Rwanda: Children of genocide grapple with horrors of past
15 April 2019 | 8:05 am
Twenty-five years ago, the genocide in Rwanda resulted in the deaths of nearly a million people. Most were Tutsis killed by Hutu militias. The children of victims and perpetrators alike grapple with the horrors of the past while hoping for a better future.
A former Guatemalan dictator has been found guilty of genocide and sentenced to 80 years in prison. The charges stem from the bloodiest period of the country's 36-year civil war.
Myanmar's treatment of its Rohingya Muslim population is set to be formally determined as a genocide by Washington. This is expected to boost international pressure on the country's military-led government.
British Premier Boris Johnson has announced a proposal to send unauthorized migrants to Rwanda for processing. The African country has in the past been slammed for a range of human rights violations.
Rwanda has struck a £120 million deal with the UK to take in asylum seekers that arrive in Britain illegally. Tens of thousands of people could be resettled under the agreement over the years. Refugee groups have slammed the move as unethical and expensive. Human Rights Watch tells us the move is cynical and unsafe.
UK plan to fly asylum-seekers to Rwanda draws outrage Britain announced a deal with Rwanda on Thursday to send asylum-seekers thousands of miles to the East African country, which it said would deter people-smugglers, but has been called inhumane.
In an interview with FRANCE 24, Ukrainian Foreign Minister Dmytro Kuleba urged France and President Emmanuel Macron to call atrocities committed by Russian forces in Ukraine a "genocide”. Macron earlier this week refused to use the term, a decision that Ukraine's President Volodymyr Zelensky called "painful".
Kigali is hitting back at critics, justifying the controversial deal to relocate asylum seekers in Britain to Rwanda. Human rights groups and the United Nations have slammed the agreement as "unethical."
Africa's demographic growth is having a considerable impact on the continent's capital cities. Kigali, for example, is set to double its population by 2050. In one of the most densely populated areas in the world, authorities are trying to organise this growth in terms of urban planning and economics. Rwanda, which holds great ambitions on the continent, has plans to turn Kigali into Africa’s major international hub of business and finance.
A Rwandan government official has said the first 50 asylum seekers, sent from the UK under a controversial scheme, could arrive by the end of the May.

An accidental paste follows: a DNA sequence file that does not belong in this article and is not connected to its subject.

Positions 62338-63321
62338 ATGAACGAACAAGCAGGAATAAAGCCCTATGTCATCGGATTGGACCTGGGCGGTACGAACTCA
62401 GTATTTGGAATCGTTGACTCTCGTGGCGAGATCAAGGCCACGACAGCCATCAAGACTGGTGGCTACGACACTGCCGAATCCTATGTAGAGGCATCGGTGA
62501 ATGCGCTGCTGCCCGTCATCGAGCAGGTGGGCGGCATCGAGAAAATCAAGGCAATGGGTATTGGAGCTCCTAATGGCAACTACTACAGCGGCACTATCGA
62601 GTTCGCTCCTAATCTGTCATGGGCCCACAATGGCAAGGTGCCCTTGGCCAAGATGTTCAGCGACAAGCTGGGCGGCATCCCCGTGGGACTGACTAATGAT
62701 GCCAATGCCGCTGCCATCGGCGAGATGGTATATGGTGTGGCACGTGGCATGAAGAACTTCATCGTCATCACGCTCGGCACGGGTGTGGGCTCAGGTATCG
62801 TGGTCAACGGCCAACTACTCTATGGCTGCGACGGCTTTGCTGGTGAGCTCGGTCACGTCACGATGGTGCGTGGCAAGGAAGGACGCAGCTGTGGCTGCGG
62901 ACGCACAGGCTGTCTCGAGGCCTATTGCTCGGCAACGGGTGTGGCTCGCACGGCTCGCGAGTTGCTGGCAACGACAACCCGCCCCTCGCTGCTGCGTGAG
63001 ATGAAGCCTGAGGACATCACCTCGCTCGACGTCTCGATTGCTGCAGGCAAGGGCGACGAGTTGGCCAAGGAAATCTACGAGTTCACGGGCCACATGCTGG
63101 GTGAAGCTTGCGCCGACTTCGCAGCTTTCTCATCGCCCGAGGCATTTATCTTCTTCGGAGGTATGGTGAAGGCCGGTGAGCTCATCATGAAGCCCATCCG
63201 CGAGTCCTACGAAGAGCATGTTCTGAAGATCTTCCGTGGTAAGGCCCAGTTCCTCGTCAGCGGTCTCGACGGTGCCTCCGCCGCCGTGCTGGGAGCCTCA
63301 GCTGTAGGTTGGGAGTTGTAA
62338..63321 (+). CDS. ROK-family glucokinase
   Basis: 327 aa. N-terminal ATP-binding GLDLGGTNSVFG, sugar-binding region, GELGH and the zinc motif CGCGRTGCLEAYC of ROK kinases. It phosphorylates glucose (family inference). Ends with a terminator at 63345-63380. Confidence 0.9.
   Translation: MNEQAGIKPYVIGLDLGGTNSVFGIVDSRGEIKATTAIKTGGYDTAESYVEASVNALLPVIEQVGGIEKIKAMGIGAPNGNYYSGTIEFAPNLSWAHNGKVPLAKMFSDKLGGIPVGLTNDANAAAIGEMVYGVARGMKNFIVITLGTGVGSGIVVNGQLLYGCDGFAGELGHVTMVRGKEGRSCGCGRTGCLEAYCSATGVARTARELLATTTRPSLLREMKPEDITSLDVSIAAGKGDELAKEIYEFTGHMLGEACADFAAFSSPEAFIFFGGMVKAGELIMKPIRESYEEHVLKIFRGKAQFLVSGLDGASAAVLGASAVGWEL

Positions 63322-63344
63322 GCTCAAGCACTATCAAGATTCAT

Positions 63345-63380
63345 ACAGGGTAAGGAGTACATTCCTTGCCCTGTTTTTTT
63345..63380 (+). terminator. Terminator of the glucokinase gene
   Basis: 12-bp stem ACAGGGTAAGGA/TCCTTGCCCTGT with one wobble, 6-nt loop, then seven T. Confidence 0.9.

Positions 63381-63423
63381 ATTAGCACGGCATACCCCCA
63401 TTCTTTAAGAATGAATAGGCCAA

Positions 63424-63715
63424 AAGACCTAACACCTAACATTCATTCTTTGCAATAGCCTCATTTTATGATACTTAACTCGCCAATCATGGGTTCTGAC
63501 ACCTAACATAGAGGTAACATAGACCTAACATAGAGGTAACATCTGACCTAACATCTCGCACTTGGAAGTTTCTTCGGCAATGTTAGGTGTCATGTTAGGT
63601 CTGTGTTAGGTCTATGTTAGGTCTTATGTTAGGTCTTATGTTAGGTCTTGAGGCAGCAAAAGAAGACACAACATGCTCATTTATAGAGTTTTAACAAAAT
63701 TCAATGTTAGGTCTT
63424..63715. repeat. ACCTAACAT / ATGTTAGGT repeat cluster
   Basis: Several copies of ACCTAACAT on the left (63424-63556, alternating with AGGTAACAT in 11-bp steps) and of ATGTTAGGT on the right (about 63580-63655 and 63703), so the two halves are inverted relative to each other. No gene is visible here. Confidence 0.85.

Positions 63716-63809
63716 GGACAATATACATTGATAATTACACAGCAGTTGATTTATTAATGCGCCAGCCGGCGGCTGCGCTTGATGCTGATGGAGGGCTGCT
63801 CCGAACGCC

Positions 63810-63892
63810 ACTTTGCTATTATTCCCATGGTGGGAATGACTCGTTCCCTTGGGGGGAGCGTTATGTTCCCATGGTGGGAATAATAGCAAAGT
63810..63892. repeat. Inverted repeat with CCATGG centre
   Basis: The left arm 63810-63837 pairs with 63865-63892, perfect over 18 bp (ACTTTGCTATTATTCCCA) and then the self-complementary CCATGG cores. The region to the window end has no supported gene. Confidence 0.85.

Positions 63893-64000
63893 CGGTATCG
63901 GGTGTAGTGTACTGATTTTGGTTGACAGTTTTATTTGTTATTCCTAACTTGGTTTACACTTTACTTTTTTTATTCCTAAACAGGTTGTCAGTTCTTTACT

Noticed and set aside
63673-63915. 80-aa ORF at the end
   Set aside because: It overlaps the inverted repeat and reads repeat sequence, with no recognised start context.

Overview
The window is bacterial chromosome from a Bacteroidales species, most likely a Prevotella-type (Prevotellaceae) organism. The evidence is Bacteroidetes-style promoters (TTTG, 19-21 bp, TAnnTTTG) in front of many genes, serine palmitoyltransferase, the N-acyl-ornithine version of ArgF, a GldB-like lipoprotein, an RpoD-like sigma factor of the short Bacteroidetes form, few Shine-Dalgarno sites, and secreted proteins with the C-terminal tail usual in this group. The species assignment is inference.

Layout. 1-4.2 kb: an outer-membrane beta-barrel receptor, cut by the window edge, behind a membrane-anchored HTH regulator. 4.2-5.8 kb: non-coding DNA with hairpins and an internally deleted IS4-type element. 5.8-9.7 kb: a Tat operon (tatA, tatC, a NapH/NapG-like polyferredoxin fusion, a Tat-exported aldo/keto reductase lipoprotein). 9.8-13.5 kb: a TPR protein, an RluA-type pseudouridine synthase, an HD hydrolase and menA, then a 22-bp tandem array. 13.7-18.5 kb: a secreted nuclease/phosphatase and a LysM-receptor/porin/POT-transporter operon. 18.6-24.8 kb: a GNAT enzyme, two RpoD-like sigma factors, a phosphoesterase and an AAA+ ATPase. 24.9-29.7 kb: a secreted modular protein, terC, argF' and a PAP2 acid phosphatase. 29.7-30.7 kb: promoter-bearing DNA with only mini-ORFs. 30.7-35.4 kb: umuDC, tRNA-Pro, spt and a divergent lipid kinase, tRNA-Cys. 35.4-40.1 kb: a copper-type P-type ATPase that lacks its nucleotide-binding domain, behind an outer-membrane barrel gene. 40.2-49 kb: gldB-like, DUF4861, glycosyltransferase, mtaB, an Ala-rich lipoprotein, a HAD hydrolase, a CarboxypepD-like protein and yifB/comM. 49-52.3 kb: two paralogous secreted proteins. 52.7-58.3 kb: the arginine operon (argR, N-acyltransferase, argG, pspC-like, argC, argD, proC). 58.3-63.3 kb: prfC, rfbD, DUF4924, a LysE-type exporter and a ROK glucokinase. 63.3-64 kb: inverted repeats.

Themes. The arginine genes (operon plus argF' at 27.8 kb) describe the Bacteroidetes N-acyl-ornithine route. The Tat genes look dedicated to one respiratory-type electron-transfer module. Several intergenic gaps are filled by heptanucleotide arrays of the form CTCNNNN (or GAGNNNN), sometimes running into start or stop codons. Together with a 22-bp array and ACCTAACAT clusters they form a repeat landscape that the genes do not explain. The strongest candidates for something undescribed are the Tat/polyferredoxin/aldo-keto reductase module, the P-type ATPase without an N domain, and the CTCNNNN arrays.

Rwanda has said the Congolese military shelled Musanze district in the north of the country, wounding several civilians.
Clashes between the Congolese armed forces and the M23 militia group have sent thousands of people over the border to Rwanda seeking shelter. Meanwhile, the UK and Rwanda are to settle 50 undocumented migrants who arrived on British shores in the Rwandan capital Kigali; we take a closer look. And Zimbabwe wants to sidestep international conventions to sell its $600 million stockpile in black market ivory – not without controversy.
1 day ago
Find these stories and much more when you grab a copy of The Guardian on Thursday.
1 day ago
US President Joe Biden has declared the pandemic to be "over," but hundreds still die in the US daily. Patient advocates and researchers warn that public health and the economy are still at risk.
1 day ago
There is a run on the pound and panic in the markets over the UK's biggest tax cut for the rich in half a century. New Prime minister Liz Truss taking the concept of 'going for broke' to a whole new level with an almighty gamble that the deficit will take care of itself once all the investment pours in.
1 day ago
Melting ice is one of the key threats of climate change. This year, low snowfall and persistent heat waves caused a 6% loss of glaciers in the Alps, according to a new Swiss study.
1 day ago
Director and screenwriter Andrew Dominik's image-fuelled adaptation of Joyce Carol Oates's novel "Blonde" is now available on Netflix. Film critic Lisa Nesselson tells us why what the director has called "an emotional nightmare fairy tale" is a powerful immersion into the circumstances of Marilyn Monroe, a performer who was anything but a so-called dumb blonde.
1 day ago
You probably know that when a water bottle in a freezer reaches zero degrees, its volume changes, causing the bottle to explode. If you've studied thermodynamics, you may know that magnets gradually lose their magnetic charge when heated.